Actual goal- and resultsteering impact
The purpose of the report authored by Gunnar Åsén and Lena M. Olsson has been to encourage increased discussion around whether it is a good idea to implement a national curriculum in preschools.
Their report discovered a discrepancy between preschools' actual needs and their allotted budget. The amount of money they got depended more on the municipality's available resources than on the preschool's actual needs. The citizens needs differ from municipality to municipality and so does their budget. Ultimately this leads to unequal teacher maneuvering rooms.
The intention of implementing a national curriculum also in preschool, has been to increase the focus on teaching but also to keep the mission of developing children emotionally, socially and encourage their joy for learning. The focus-shift was not intended to necessarily have children reach educational goals. The education goals were intended to be endeavored, not necessarily reached. The municipality leaderships as well as preschool leaderships tended to implement result-goals instead of the intended endeavor-goals.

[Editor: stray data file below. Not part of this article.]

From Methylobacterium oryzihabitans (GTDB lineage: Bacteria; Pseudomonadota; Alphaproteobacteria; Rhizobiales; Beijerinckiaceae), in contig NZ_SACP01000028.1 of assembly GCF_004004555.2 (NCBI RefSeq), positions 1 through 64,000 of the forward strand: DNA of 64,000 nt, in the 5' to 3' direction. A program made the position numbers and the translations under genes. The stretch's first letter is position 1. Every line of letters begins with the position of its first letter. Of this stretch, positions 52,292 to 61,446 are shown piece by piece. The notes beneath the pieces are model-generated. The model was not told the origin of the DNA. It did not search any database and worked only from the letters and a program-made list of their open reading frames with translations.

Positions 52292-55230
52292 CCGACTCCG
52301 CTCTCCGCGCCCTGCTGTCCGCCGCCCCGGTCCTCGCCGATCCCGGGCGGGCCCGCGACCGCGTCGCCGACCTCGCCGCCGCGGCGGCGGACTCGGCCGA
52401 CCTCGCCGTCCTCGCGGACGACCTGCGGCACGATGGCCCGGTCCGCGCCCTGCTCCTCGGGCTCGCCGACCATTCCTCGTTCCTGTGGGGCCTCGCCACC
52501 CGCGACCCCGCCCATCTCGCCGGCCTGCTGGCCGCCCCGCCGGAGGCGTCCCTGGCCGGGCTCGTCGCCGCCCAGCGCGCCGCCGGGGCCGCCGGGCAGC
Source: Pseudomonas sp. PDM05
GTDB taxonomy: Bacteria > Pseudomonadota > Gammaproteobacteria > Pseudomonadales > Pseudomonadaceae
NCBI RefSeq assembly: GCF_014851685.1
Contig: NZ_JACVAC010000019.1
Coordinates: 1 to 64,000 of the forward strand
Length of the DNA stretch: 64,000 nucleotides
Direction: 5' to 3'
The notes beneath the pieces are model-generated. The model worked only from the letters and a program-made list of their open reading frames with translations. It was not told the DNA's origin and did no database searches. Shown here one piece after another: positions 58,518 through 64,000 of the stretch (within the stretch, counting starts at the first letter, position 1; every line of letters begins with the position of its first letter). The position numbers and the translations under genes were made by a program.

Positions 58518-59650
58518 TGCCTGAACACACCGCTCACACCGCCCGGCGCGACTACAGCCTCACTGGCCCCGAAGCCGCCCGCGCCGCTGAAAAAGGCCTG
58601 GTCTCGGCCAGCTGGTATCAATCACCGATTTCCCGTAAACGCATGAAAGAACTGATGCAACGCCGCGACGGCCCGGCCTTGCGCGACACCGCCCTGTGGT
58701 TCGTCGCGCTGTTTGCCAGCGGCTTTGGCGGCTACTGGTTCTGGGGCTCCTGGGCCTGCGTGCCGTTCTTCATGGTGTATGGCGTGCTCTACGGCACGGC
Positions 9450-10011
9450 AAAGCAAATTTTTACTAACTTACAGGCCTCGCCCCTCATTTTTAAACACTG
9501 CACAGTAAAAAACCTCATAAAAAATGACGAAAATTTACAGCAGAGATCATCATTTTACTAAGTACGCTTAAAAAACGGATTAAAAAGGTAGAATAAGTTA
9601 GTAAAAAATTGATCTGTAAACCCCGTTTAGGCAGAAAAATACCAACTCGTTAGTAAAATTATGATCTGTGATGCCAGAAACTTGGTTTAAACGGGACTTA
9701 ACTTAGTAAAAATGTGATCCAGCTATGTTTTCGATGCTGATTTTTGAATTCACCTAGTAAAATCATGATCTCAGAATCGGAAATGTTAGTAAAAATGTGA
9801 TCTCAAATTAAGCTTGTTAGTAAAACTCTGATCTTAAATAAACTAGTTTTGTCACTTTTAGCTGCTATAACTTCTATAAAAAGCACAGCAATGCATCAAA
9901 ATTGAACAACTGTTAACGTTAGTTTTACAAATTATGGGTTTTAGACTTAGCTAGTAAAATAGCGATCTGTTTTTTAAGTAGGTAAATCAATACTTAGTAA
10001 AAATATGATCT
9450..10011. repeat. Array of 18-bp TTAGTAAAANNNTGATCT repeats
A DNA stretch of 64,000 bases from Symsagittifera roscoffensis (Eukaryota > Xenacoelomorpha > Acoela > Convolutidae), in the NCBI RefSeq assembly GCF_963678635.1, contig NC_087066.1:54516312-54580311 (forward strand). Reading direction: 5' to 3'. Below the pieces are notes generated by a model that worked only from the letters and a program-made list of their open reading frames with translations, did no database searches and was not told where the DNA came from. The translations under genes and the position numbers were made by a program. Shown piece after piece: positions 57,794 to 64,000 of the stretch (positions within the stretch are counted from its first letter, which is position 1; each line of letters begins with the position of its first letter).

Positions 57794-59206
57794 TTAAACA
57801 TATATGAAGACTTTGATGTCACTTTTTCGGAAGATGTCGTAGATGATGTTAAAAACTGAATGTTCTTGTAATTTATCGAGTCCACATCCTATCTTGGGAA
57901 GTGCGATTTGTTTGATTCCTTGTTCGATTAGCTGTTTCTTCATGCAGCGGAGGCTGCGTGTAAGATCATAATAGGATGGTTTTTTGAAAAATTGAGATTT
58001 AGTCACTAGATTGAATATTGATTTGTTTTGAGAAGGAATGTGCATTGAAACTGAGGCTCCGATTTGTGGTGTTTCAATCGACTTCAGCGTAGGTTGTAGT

The institutions have had a desire to find ways to measure children's development. In the authors' opinion that has unintentionally shifted focus on "what is wrong with the children" instead of "how can we improve our way of doing things".
It seems as if the report focused on bringing the negative consequences of implementing a national curriculum into light, to give a counterweight to the current consensus that the consequences have been primarily positive. This would lead to more discussions which was their original intent.